By Elena Wu
The field of Psychology didn’t just emerge from a secular perspective; it was birthed from a strongly anti-theistic point-of-view. Sigmund Freud, the father of Psychology, believed that religion was merely an instrument for the “uneducated and oppressed” who may commit murder if not told that God would forbid it. In fact, he asserted that religious training truncated one’s intellect because it curbed our ability to question. In Freud’s book, The Future of an Illusion (1927), he “hope[d] that in the future, science will go beyond religion, and reason will replace faith in God”
As such, it’s no surprise that professionals working in the field of psychology and mental health today consider themselves far less religious and spiritual than the national population. After surveying 1500 full-time college professors, Gross and Simmons (2009) discovered that 50% of psychology professors do not believe in God and another 11% are agnostic – making them the least religious out of an already-liberal group. Further, when you compare these percentages to the national population, the difference is striking. According to Pew Research, in 2014 only 22% of Americans considered themselves atheist or agnostic.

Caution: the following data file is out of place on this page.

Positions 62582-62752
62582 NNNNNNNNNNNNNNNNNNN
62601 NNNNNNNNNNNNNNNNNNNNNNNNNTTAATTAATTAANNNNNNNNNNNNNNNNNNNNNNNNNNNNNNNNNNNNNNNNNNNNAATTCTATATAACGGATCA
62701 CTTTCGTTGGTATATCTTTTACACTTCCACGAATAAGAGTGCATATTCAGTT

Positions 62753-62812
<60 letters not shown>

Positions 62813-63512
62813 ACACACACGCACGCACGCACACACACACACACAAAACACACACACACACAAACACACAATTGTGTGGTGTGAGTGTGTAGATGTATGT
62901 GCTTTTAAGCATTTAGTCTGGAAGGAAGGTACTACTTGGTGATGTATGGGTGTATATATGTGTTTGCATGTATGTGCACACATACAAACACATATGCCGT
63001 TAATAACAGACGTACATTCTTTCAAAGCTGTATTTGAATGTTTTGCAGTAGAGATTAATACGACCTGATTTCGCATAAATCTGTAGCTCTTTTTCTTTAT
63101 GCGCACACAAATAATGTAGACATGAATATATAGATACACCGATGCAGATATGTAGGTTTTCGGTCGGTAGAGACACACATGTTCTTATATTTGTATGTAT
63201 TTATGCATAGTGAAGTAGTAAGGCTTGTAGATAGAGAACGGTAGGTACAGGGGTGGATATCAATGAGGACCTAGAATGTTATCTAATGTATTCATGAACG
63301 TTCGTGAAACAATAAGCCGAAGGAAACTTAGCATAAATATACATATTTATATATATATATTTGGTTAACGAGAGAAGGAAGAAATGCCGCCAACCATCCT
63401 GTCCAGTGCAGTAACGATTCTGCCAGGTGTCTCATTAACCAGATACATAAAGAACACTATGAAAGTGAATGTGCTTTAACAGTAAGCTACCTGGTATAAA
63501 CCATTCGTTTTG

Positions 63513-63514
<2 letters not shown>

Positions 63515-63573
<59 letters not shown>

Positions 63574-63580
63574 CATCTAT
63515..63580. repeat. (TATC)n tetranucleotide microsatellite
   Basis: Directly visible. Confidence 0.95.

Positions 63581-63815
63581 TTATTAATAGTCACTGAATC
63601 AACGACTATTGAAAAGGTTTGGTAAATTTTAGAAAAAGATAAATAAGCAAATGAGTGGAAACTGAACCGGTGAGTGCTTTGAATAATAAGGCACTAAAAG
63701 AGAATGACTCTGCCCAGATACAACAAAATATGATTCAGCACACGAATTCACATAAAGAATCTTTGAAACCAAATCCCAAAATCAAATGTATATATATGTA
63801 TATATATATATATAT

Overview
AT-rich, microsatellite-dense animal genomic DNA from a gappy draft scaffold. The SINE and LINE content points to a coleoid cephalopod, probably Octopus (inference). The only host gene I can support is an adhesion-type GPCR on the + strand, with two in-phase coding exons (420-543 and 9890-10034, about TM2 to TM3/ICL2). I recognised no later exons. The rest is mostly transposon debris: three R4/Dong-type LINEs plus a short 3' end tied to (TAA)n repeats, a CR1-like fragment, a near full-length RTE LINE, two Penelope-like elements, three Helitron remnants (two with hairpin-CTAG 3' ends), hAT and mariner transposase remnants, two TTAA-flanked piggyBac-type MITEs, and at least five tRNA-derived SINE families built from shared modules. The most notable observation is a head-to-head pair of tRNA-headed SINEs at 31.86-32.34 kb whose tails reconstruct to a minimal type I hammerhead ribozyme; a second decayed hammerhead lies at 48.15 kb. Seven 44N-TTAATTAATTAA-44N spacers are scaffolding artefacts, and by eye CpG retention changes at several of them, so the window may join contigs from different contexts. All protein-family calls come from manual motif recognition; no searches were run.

These figures are telling us that the majority of professionals responsible for treating mental illnesses are non-theistic. However, these conditions (i.e., depression, anxiety, suicide) often require addressing existential concerns. If we were to seek professional help today, chances are we will encounter a therapist that believes religion - or a belief in something sacred - is a weakness. Yet as Christians, we know that this is far from our experiences with God. How can the Gospel possibly shed light in this field?
If there’s one thing that I’ve learned to appreciate as I come to know God more, it’s that His power and truths cannot be hidden. About 30 years ago, a small group of researchers embarked on a journey to measure spirituality and its effect on physical and mental health. After three decades, the field of psychology cannot deny that there is a positive correlation between religion/spirituality and a host of physical and mental health factors.
In fact, research has substantiated that a negative relationship exists between religion/spirituality and some of the most pervasive mental health disorders: depression, suicide, anxiety, alcohol abuse, and drug abuse. Even MRI scans are revealing that spiritual beliefs can change the makeup of our brain. Children who believe in God have more activity in specific regions of their brain that are known for resilience and having the ability to hope - both of which are critical factors for predicting outcome in individuals enduring suffering. As the number of scientific findings continues to increase, a once non-theistic field is having to reconsider the importance of the role of spirituality.
Although Freud and many of his colleagues wanted to stamp out religion through the use of scientific reasoning and methods, God was able to enter through psychology’s front door – through scientific experiments. No matter how anti-theistic an industry or community may seem, let this be an example of the omnipresence and omnipotence of God and His Truth.